Safety and Fuel Economy Regulations Conspire To Reduce Truck Weight
One of the easiest ways to improve fuel economy is to reduce vehicle weight. Estimates range, but it’s safe to say that a 10% reduction in vehicle weight can boost fuel economy at least 5%, and perhaps as much as 10%. Weight reduction is also desirable because, unlike other fancier technologies (i.e. direct injection, variable valve lift, hybrid-electric, etc.) it’s a relatively simple and inexpensive process. If you want to cut vehicle weight, you:
- Find plastic you can replace with thinner plastic
- Find lightweight metal you can replace with heavy duty plastic
- Find steel you can replace with lighter metals
OK – maybe not simple. Replacing a steel frame with a magnesium alloy (the most likely replacement material) means re-designing the entire vehicle…magnesium alloy is a different material with different assembly methods, so it’s not a matter of just swapping parts. Still, it’s less complicated to use alloys than it is to design fancy new engines, etc., which means that weight loss is a desirable method of fuel economy improvement.
Because pickup trucks are heavier than the average vehicle, and because a 10% improvement in truck fuel economy represents a greater fuel savings than a 10% improvement in car fuel economy, it’s logical to conclude that trucks must lose weight. The trouble is, consumers don’t necessarily want lighter vehicles (truck owners especially).
First of all, replacing steel frames with magnesium alloy frames raises some long-term questions about durability. It’s certainly true that a magnesium frame can be designed to be every bit as strong as a steel frame, but are we sure that a magnesium frame will last as long? Magnesium-alloy is also much more difficult to repair than steel – what happens to a pickup that gets into an accident?
Magnesium alloys are also prone to ‘galvanic corrosion,’ which is caused when two dis-similar metals (like magnesium and aluminum) are exposed to one another in the presence of an electrolyte (i.e. salt water). Galvanic corrosion can reduce a hunk of magnesium to dust in a matter of weeks, so automakers must carefully coat or isolate parts to keep them for touching one another. If someone makes a mistake during design or assembly of a magnesium alloy frame, galvanic corrosion will make the 1st gen Tundra’s rusting frames look like a minor issue.
Of course, we can’t forget about cost. Redesigning a truck frame, and the building it from magnesium alloy (which is harder to work with) isn’t going to be cheaper – at least not in the short run. If automakers can improve truck fuel economy 10%, but they have to attach an extra $2000 to the sticker price to do it, are you on board?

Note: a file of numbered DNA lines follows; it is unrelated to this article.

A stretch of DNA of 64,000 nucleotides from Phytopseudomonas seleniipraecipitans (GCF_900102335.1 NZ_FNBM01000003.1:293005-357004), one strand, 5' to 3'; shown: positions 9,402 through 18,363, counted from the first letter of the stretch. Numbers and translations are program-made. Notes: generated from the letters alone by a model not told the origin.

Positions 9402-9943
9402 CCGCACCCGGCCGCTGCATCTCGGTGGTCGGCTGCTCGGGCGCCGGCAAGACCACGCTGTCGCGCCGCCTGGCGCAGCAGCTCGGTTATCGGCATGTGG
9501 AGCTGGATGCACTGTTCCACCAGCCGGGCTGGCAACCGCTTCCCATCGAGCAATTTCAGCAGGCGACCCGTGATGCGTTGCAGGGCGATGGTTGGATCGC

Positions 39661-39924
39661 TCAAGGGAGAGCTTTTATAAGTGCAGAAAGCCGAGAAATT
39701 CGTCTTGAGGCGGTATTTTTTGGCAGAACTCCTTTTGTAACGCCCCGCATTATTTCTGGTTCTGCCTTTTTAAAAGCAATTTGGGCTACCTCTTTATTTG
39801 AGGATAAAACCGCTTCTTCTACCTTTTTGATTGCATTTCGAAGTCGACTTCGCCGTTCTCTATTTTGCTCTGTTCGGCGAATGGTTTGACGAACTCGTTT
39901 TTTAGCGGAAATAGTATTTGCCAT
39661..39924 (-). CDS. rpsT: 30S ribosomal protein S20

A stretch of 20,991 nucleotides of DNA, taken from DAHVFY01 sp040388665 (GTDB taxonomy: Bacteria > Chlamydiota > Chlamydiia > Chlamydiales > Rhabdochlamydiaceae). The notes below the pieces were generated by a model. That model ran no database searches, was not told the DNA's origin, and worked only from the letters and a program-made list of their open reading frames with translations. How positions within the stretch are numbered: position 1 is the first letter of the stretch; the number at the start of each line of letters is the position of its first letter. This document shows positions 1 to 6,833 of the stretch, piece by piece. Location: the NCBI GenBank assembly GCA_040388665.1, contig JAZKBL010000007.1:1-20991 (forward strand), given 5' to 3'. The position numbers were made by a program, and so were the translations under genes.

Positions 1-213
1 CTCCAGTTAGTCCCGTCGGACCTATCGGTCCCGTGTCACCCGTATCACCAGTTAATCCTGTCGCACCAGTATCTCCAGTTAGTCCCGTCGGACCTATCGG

Truck Weight Loss and Safety
In physics 101, we’re taught that force is equal to mass multiplied by acceleration (F=ma). In the real world, that means that heavier vehicles are safer than lighter ones…which is one of the reasons that so many people purchase pickup trucks or large SUVs. We all understand that being in a bigger vehicle is usually an advantage in an accident. However, if the average weight of a pickup truck is reduced, that safety advantage is reduced as well.
Amazingly, many safety advocates are seeking a reduction in the weight of the average truck or SUV because they believe it will help car owners survive more accidents. Lighter trucks represent a lesser danger to the average car owner, and therefore an industry-wide reduction in truck weight will help car owners (the majority of people on the road) survive more accidents.
While this certainly makes sense – and who isn’t for saving lives – lighter trucks increase the dangers to truck owners because lighter trucks are less stable. Lighter trucks are more likely to be steered by heavy loads, which could mean that truck owners are more likely to have an accident pulling a trailer with their new magnesium alloy framed pickup.
Still, when you come right down to it, there are two powerful forces conspiring to reduce the weight of the average pickup. If the fuel economy and safety advocates get their way, trucks will be lighter, more fuel efficient, more expensive, potentially less durable, and potentially less safe.
What do you think about that?
Filed Under: Auto News